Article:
Flash card and USB drive maker Lexar Media plans to win a 30% share of the New Zealand market following a successful year in Australia.
The US-based company has expanded its presence in Asia-Pacific over the last year. Sales offices opened in Hong Kong and Sydney in the first half of the year and a distribution agreement with Digital China have opened up new markets.
General manager for Lexar South-East Asia Kar Yee Fransham says she is pleased with the success in Australia.
“We’ve done very well. The key to our success is being a two-tier supplier with a strong store-front presence. Lexar is a world leader in USB and flash drives,” she says.
Fransham says that Lexar broke into the Australian market at the right time, when there was a shortage of flash cards in the country. The company has since been going from strength to strength.
The Australian distributors of Lexar, TechPacific and WestGroup, put Lexar in an ideal position to meet the demands of professional and consumer audiences in the Australian market, she says.
Now is the time to increase Lexar’s presence in New Zealand, she adds, with distributors TA Macalister and Brightpoint onboard. Lexar is tying in rebate and trading terms to ensure secure partnerships.
“Lexar definitely want to dominate the NZ market. We’ve already cemented a few relationships and plan to expand the channel in 2005.”
TA Macalister continues to handle the photo and retail markets, while Lexar’s new distributor, Brightpoint, is targeting telecommunications.
“We have to spend the money in educating New Zealand consumers about Lexar products. At the moment they aren’t aware of the brand or the importance of the quality product we provide,” says Fransham.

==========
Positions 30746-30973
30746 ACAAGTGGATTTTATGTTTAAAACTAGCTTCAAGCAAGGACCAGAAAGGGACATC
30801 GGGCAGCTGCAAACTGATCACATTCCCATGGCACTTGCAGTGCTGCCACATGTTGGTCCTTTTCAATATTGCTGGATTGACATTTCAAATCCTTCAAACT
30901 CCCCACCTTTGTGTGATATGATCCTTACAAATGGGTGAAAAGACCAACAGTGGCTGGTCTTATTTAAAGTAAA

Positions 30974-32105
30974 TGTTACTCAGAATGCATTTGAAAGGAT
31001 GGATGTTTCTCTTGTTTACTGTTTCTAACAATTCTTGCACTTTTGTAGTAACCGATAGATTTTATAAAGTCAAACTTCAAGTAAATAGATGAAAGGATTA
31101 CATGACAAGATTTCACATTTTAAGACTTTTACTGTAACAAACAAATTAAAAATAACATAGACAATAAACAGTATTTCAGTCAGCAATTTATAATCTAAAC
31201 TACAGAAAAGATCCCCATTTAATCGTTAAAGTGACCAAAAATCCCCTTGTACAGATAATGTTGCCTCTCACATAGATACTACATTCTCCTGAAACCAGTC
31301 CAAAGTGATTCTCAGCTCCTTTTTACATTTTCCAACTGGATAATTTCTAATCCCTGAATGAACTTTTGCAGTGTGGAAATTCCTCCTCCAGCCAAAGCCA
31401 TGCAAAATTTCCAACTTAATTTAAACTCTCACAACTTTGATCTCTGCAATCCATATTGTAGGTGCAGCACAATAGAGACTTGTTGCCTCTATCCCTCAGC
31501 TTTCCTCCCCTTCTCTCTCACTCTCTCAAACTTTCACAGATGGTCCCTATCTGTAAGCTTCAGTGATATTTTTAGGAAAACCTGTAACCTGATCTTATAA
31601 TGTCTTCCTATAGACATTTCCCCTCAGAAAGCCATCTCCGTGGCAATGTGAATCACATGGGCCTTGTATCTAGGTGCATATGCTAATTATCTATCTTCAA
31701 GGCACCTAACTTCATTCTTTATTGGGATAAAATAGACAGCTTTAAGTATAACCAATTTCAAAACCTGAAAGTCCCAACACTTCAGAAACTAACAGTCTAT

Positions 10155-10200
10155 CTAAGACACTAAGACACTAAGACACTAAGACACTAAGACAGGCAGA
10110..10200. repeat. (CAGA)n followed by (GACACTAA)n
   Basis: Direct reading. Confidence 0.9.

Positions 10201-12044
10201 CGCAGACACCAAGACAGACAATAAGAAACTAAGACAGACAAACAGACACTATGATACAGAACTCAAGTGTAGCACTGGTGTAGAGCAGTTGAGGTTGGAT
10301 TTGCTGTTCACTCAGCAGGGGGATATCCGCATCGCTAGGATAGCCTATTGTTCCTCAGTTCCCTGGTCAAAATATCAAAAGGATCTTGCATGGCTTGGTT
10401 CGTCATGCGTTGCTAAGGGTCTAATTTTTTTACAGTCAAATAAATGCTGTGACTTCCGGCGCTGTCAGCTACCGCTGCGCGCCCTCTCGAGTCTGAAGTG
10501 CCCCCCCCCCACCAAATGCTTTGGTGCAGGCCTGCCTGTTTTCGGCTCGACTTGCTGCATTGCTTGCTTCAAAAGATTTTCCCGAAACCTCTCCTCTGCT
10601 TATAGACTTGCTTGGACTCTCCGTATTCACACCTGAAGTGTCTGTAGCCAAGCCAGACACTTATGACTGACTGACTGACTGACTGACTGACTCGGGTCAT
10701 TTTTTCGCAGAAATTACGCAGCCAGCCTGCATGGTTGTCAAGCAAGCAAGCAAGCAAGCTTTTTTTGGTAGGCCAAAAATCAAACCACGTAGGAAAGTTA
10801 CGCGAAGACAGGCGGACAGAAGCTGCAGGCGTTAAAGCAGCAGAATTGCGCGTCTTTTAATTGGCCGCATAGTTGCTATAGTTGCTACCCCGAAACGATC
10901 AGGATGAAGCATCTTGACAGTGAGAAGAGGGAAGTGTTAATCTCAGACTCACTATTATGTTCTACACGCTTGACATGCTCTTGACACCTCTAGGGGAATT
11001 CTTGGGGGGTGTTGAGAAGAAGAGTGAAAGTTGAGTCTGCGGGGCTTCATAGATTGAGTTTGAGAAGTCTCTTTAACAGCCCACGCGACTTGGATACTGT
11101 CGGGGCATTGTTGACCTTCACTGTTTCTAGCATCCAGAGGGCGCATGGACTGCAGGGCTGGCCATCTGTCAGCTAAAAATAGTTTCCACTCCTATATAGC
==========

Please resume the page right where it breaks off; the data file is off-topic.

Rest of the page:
Brightpoint wireless channel manager Vanessa Abbott predicts there will be massive growth in media cards in 2005 as they become common-place in cameras and high-end phones.
Lexar signed Brightpoint as a distributor in July. The company currently distributes to 350 telecommunications and retail outlets and Abbot has plans to grow that market.
“My job is to review opportunities to grow the traditional channel. Next year you’ll see retail, telecommunications and technology begin to merge into one,” she says.
Fransham shares the same view.
“USB drives will soon replace DVDs and there are several technologies driving the market. Smart phones will really take off next year and Lexar will be at the forefront of that technology.”
A dual-brand agreement signed with Kodak in May this year gives Lexar the licence to manufacture and distribute Kodak digital media.
“We can cover the whole market — from amateurs to professionals. Consumers recognise the Kodak brand and associate it with premium products.”
Internationally, Lexar’s main competitor is SanDisk, another flash card and USB drive manufacturer. Fransham says, though, that New Zealand is a difficult market to break into due to the amount of parallel importing.
“Parallel importing is a really tricky one to get around. Retailers will make deals that we can’t hope to compete with. That’s another area where we have to educate consumers to look for quality of product rather than the cheapest price.”